She added: “How do we help draw out of them the transferable skills that they have, and that could be working in social care?

“It may not be their dream job for the rest of their lives.

“But it may well be very useful: They get more money coming in than if they’re on benefits and it can also provide something really valuable and rewarding.”

Yet Thérèse Coffey has defenders, well, at least one: the person who wrote the article that’s got people hot under the collar..

How Thérèse Coffey plans to help millions back to work

The Work and Pensions Secretary on unemployment, reshuffles and turning cabin crew into nurses

Writing for the popular Alternative View column, Davidus Toricus Spartacus, in the Spectator Katie Ball, née Bollocks (creator of  the podcast, Women with Balls, note, this is not made up) begins by noting, “Many things have gone wrong for the government over the past few months, but the welfare system has (so far) held up. “

My main task has been making sure that DWP runs effectively. Being in the news would probably be a sign that it wasn’t,’ she says over lunch in The Spectator’s boardroom. ‘I’m a great believer in the DWP being boringly brilliant — or brilliantly boring.’ After just 13 months in the job, she has already lasted longer than her last five predecessors.

We hope a ‘good lunch’ – the MP is much-loved in Suffolk Coastal for her support for local hostelries, sacrificing many hours visiting pubs, inns and ale-houses to support their work for the community – and this good feed put her in more than usual good spirits.

She thinks the social care industry could benefit from workers experienced in customer care such as air hostesses. ‘How do we help draw out of them the transferable skills that they have and that could be working in social care? It may not be their dream job for the rest of their lives. But it may well be very useful: they get more money coming in than if they’re on benefits and it can also provide something really valuable and rewarding so there are those sorts of things where we are going to try and help people think through what it is they can do, even if it is only for the next two to three years.’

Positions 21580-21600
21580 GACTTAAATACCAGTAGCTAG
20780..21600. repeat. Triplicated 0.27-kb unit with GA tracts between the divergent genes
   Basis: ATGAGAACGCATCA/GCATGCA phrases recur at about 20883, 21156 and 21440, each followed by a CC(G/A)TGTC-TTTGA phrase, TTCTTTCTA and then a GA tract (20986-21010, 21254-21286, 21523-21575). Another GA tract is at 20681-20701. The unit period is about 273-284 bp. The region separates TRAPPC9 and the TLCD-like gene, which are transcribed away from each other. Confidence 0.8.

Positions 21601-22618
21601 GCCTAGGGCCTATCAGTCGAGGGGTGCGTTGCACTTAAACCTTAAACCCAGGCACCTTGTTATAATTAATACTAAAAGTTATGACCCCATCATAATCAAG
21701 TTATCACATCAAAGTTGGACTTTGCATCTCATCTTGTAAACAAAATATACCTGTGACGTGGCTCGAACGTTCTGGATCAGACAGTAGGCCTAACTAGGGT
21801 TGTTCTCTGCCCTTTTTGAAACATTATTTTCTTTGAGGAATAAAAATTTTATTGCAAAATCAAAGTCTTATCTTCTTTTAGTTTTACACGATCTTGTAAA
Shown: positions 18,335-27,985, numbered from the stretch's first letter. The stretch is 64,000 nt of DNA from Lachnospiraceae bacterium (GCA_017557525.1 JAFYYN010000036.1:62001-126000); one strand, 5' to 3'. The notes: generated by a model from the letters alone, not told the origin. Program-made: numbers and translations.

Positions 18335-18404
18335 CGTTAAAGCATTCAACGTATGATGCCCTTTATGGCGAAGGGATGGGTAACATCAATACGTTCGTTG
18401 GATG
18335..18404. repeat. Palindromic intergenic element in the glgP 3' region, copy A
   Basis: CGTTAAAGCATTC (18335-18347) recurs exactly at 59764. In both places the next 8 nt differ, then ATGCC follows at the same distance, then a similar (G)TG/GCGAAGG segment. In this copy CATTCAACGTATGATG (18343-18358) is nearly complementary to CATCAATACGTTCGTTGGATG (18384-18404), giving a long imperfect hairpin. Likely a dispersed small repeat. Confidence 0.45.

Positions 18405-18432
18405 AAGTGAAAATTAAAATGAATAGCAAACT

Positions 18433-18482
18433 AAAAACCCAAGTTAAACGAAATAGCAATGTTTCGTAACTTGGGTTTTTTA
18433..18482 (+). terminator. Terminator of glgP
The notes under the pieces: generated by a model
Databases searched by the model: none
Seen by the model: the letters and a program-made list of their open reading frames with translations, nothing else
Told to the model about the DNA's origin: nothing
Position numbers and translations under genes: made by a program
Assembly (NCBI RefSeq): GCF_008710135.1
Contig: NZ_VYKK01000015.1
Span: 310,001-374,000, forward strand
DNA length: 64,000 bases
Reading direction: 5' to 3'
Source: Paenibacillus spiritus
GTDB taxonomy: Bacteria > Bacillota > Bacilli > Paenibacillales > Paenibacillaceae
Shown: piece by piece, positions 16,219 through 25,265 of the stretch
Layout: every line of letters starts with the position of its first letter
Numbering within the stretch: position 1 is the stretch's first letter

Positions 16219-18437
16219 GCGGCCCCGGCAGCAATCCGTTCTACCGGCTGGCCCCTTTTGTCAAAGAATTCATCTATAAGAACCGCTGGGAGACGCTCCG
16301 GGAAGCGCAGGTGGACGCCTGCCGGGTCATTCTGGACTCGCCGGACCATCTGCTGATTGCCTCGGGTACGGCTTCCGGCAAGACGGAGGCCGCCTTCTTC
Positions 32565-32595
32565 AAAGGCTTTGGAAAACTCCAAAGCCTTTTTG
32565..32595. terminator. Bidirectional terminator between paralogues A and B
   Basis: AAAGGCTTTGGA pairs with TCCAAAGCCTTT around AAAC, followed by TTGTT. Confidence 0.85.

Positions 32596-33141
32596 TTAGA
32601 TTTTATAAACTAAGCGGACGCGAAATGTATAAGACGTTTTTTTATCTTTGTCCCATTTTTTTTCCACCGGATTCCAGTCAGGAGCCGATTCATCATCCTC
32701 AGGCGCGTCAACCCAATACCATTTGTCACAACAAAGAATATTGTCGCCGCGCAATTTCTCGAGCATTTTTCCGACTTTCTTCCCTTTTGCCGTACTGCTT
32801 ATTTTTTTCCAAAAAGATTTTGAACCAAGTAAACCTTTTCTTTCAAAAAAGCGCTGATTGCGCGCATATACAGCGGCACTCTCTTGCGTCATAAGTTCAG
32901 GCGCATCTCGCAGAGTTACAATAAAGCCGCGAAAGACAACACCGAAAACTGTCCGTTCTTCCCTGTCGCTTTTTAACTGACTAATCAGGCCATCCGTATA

She also supports Boris Johnson’s enthusiasm for air hostesses to become nurses. ‘I’m sure other cabin crew as well who are male could make equally good nurses. It’s just whether or not people want that as a complete lifestyle change.

Reflecting on issues that concern us, the well-being of her soul, she said,

As a practising Catholic who has missed mass on a Sunday only six times in her life, Coffey is more relaxed than most politicians when it comes to discussing faith. One of the upsides of lockdown, she says, was online church services: ‘We just basically did a tour of the UK. I’ve become quite fond of St George’s in Taunton, the St Gerard Majella in Bristol — very nice priest there. Northampton Cathedral is pretty good. A church crawl is a bit different to a pub crawl, isn’t it?’

We take this fine distinction on the word of a seasoned  veteran of many a tavern and rustic taproom.

Therese Coffey MP appointed Beer Parliamentarian of the Year after visiting all 118 pubs in her constituency

Will she ever be booted out?

She is the second-longest serving Tory work and pensions secretary, but would need to last until the next election to take first place from Iain Duncan Smith. There’s a rumour she confronted the Prime Minister a few months ago at cabinet about reshuffle reports in the press — he told her she wouldn’t be moved anytime soon. When I mention it, she blushes and won’t get into the details of what was discussed, but she does say rumours of hirings and firings are unhelpful, especially in a department where the lifespan of a Secretary of State is measured in weeks and months.

Written by Andrew Coates

October 9, 2020 at 3:13 pm

Universal Credit System Failing To Deal With Mass Unemployment.

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Universal Credit - universal chaos? - Church Action on Poverty

Today this story looks like stirring the issue of Universal Credit up again, yet again,

 

This story appeared yesterday.

 

300,000 universal credit applications in first few months of pandemic deemed ineligible due to savings.

To be honest most people, if not all of us, would not have thought of this, since we do not having anything near the savings limits.